lfrankel520
lfrankel520

Is the core of the Act the ability to make sure all actions related to voting can be challenged in court or is the heart that 14 states are permanently racists and have forfeited the right to determine their election laws and boundaries?  The story led me to believe the latter even though I would hope the intent of Congress was the prior. 

MyronB.Pitts
MyronB.Pitts

Times do change, but the most cursory glance at the comments section for any website in America shows that racism is still alive and well. Behind the cloak of anonymity, people's real feelings come out. So racism remains; the question is whether it is still broad enough and deep enough to make a difference in whether a well-qualified black candidate can win. Obama's election would suggest no. That the Senate has just two blacks -- both appointed -- suggests yes.


Kasirith
Kasirith

Well if they're so worried about calling out certain states, then we should just make ALL states require justice department approval. Racism is still rampant in this country, as the fact this came up at all proves.

JasonBras
JasonBras

one could make a claim that "urban voters" are gerrymandered to ensure a liberal/democrat outcome too. 

droid4alex
droid4alex

If the time to make everything TRULY equal is not now, then when is it? Imho, the time is long past. It is less compassionate to do otherwise, even though that may be the intent.

killroy71
killroy71

So, just by levelling the playing ground for minorities, the South views that as a unfair advantage to minorities? Then I think the answer to Roberts' question is, "Yes, the South is more racist than the North."

droid4alex
droid4alex

Times DO change. Affirmative action once made sense from a compassionate point of view. That hasn't been the case for a long time. It's more compassionate to give everyone the same chance, and let competition be the deciding factor, as it will lead to smarter students and improved quality of life in the long run. It's time to make everything truly equal. At this point, that is actually the most compassionate thing to do. If it's not time now, then when?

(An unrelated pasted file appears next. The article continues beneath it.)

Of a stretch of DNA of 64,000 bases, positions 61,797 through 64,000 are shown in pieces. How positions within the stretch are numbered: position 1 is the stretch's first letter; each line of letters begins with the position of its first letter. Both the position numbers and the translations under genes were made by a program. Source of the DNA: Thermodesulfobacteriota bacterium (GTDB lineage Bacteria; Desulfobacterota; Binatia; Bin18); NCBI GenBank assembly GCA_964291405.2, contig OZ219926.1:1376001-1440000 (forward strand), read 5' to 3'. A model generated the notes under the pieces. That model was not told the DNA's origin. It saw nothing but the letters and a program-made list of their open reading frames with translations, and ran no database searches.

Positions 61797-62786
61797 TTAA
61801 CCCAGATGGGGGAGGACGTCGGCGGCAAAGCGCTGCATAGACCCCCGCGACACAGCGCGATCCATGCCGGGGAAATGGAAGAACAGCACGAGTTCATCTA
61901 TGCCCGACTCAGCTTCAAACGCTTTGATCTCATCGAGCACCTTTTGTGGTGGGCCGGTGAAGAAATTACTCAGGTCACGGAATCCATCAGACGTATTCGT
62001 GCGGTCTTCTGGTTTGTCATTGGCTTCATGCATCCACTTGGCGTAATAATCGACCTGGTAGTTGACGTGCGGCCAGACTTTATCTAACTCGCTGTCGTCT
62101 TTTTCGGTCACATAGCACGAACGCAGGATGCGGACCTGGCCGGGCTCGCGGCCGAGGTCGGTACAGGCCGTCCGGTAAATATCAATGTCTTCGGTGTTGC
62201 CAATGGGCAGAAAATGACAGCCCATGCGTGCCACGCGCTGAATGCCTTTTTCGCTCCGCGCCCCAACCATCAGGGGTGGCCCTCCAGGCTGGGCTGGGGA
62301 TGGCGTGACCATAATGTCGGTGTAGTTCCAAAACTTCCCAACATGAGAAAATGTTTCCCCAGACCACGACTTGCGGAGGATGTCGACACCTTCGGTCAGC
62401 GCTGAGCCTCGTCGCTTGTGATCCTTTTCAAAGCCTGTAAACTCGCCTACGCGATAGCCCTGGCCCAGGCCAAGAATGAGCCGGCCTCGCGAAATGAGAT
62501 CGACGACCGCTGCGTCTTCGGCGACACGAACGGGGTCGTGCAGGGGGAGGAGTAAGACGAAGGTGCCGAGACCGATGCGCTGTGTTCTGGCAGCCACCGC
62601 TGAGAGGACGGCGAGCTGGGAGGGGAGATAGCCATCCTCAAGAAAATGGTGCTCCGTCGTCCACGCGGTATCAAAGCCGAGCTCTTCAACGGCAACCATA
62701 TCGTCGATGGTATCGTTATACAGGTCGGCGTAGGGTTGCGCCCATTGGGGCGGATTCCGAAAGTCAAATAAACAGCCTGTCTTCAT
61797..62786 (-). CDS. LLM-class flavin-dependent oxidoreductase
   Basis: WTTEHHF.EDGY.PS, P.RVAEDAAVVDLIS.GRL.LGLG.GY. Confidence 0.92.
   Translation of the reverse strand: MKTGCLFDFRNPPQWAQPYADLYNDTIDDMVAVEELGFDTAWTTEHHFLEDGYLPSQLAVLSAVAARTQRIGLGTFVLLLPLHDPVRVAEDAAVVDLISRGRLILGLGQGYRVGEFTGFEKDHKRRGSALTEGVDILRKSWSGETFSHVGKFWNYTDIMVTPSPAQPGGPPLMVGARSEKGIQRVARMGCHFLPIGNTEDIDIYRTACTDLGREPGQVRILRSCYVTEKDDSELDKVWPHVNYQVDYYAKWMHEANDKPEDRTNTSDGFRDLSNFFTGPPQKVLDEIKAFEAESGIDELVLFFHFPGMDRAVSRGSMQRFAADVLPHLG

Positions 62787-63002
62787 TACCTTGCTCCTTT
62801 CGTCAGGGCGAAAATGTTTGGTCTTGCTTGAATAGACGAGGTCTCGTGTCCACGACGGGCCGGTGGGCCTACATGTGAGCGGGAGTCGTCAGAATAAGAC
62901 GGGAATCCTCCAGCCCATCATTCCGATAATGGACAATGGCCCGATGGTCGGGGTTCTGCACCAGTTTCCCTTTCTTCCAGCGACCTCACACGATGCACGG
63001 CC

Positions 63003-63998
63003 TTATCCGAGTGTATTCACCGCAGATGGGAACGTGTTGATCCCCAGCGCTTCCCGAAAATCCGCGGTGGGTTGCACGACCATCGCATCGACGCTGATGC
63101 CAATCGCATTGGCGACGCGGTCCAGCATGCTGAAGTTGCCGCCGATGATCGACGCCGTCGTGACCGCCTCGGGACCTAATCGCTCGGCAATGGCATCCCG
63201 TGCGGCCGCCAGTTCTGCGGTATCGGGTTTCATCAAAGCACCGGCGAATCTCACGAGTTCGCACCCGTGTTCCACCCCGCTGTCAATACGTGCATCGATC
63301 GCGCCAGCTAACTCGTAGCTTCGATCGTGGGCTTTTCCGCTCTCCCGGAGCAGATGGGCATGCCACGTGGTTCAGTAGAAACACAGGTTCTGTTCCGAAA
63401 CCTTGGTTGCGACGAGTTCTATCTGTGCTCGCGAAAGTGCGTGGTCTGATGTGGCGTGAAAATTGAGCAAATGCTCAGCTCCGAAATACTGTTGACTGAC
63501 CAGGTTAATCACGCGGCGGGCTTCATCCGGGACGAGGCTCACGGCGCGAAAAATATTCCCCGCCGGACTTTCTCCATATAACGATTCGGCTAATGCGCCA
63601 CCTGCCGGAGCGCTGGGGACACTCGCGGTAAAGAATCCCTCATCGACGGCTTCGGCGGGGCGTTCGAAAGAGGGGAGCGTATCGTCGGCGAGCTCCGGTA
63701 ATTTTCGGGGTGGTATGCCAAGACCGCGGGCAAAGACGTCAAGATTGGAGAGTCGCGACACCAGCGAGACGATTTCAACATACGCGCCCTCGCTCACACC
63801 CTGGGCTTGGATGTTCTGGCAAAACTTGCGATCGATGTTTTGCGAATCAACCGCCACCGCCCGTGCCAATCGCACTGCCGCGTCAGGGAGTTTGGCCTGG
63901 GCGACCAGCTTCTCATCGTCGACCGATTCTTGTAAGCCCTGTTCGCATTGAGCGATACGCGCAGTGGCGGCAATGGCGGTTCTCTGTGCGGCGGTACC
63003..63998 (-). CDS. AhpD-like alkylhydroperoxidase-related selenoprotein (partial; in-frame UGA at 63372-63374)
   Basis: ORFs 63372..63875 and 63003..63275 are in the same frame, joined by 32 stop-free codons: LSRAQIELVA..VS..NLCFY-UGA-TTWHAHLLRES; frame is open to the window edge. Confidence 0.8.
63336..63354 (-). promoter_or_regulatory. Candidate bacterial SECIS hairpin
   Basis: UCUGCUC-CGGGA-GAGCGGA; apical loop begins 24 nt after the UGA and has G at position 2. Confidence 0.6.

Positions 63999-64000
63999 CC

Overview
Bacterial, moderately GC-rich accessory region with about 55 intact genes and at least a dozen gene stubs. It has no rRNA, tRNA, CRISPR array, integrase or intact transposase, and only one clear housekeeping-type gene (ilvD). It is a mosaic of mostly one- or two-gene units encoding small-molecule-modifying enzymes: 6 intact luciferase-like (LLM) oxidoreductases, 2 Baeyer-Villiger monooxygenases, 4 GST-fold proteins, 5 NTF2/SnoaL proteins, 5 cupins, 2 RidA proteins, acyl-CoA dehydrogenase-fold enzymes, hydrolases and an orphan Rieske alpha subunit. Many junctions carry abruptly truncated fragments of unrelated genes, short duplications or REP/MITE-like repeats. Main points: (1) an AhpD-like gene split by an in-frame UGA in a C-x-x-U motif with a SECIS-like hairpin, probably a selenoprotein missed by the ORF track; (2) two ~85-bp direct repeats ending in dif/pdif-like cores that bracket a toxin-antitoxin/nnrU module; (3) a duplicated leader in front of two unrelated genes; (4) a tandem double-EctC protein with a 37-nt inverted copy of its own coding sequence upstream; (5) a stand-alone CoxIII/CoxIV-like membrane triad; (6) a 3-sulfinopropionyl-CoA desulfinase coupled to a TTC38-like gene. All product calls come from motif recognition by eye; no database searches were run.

t*
t*

From the article... Justice Sonia Sotomayor told the lawyer for Shelby County that even if parts of the South have changed “your county pretty much hasn’t.”  Sounds to me like Sotomayer is the racist here.

AaronCohn
AaronCohn

I certainly hope it is the end.  The Holder inJustice department has been abusing the VRA as an excuse to prevent needed reforms such as voter ID laws.  I have to cough up an ID to buy sudafed at the drug store or board a jumbojet.  Surely that's not too much of an imposition for voting.

solardowork
solardowork


Keep Spending the American's Tax Dollars like there is no end to it.

BUT HE WILL KEEP SPENDING YOUR MONEY LIKE IT IS HIS. Obama keeps thinking he is so good for helping his friends by spending lots of your money to his friends over seas. Obama spent over 2 trillion dollars first year in office. Obama has spent over 16 trillion dollars in the last 4 year in office.

Thanks to all of you who do not know how to count and voted.

No more government aid to you it will be cut. Less jobs more Taxes out of the pay checks of those that do work. No more energy  assistance it is cut. If you are in a Nursing Home it to might be with the many that are closing this April or soon after.

If you have a Government Job it too might soon be cut start looking for another job quick if you can find one.

You wanted more government control thinking you will get more hand outs now all Americans will have more of a burden. More Taxes to help stop most all growth of industries in What was the Land of WE THE PEOPLE.

Soon to be the land of big GOV and the friends off them. History Lesson The Roman Empire. Or OPEC Empire lets keep giving money to them that have cut off the heads of anyone with a Bible.

Why on Earth are we buying oil from overseas when are good neighbor Canada that is our ally has oil. Obama want your money to go to his friends and keeps Insulting Our Allies.

Thanks for Showing the World America has many that did not get a good schooling.

The Lord's Little Helper
Paul Felix Schott

PS
All those years you gave your money to Social Security, and you now need it to live, it too.
Social Security to take a cut.

Obama and his friends to live off your money like kings for the rest of their lives. For doing the Devils work.

Till our LORD comes.